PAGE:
three Displays for Mushy Bait Lures
“Soft bait lures” are any type of soft plastic creation. The “bait” term often causes confusion because it is not actually bait such as minnows, nightcrawlers, dough bait, etc. but it still is frequently used by tournament anglers to mean “lure,” thus making “bait lures” redundant. However, for the purposes of this blog, we’ll go ahead and refer to soft plastics here as “soft bait lures.”
There are so many different sizes, shapes, and colors of these fishing lures that the selection online or in store aisles can seem overwhelming. One way to narrow down your choice is to consider your primary target species. Another way to select the best soft bait lures is to think about where in the water column the lure will be most effective.
Top. One of anglers’ favorite types of fishing lures is topwater. Here, in addition to feeling the bite, there is an added rush from getting to see it. Soft bait lures for working the water surface often resemble frogs, but there also are floating worms and lizard forms. Even if these soft bait lures don’t float, if you reel in quickly with rod tip held high, it makes it skitter across the surface.
Mid. These soft plastics are designed to look like they are swimming. Paddle tail lures make the back of the lure wiggle back and forth in a panicked baitfish manner. Other forms achieve affective motion for reeling mid water depths such as curly tails, segmented, or with appendages.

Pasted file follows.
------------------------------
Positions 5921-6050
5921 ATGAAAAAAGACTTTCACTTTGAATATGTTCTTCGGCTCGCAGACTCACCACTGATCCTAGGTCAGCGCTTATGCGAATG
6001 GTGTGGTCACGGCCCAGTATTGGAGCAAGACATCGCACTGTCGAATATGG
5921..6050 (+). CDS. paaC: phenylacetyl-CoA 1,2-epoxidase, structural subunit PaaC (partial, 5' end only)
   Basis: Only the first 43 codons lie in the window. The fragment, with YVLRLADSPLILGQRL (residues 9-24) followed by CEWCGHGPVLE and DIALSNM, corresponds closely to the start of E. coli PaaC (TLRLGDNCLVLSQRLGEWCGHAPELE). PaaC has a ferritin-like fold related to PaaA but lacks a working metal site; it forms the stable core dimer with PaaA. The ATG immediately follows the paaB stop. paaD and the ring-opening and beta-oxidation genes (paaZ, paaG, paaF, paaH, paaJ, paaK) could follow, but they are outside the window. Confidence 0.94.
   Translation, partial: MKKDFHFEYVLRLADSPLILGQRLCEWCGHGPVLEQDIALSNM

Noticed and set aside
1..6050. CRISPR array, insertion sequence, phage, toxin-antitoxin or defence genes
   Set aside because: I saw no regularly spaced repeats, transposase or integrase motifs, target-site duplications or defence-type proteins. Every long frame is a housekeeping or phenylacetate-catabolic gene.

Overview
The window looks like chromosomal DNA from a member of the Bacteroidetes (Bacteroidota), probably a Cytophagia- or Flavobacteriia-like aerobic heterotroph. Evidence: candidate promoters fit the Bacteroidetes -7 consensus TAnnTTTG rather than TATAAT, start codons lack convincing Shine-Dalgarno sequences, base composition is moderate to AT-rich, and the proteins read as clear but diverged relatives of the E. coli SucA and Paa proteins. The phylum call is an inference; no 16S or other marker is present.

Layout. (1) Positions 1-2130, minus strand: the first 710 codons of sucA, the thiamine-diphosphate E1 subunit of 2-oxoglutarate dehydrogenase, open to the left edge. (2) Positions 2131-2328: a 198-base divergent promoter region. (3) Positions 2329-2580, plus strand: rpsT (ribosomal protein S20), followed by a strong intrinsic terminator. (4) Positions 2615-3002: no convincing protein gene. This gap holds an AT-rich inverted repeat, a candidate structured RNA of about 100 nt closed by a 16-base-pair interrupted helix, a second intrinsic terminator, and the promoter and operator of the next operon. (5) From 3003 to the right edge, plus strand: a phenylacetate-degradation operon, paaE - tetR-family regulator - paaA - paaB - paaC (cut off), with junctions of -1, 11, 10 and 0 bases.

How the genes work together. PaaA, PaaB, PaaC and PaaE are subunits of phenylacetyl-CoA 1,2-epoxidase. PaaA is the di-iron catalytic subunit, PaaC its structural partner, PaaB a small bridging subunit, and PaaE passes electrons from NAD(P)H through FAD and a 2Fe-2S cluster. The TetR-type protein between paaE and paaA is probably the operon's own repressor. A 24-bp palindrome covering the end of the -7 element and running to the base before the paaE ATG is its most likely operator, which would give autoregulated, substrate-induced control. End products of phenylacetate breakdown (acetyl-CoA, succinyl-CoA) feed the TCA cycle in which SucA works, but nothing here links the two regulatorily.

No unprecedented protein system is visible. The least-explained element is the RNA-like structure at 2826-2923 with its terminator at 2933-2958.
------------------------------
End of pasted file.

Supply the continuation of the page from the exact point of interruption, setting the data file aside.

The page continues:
Bottom. Perhaps the best soft bait lures for anglers are the old rubber worms. Cast and let sink to the bottom and then slowly lift a few inches and drop or, with enough weight, just reel or drag slowly to make this soft plastic form “crawl” across the bottom. Once the water warms during late spring, this lure is a bass favorite in almost all bodies of water and all conditions.
Finally, small soft bait lures are kind of like hot sauce: they go well with everything. After you have purchased your new fishing license, tip your favorite spoon, spinner bait, or chatter bait with a small grub tail for a more tantalizing presentation. In highly pressured areas, experiment and try to show the fish something they haven’t seen.
You Might Also Like
Andy is an outdoor writer (http://www.justkeepreeling.com/) and stressed-out Dad has contributed over 380 blogs to takemefishing.org since 2011. Born in Florida, but raised on banks of Oklahoma farm ponds, he now chases pike, smallmouth bass, and steelhead in Pennsylvania. After earning a B.S. in Zoology from OSU, he worked in fish hatcheries and as a fisheries research technician at OSU, Iowa State, and Michigan State.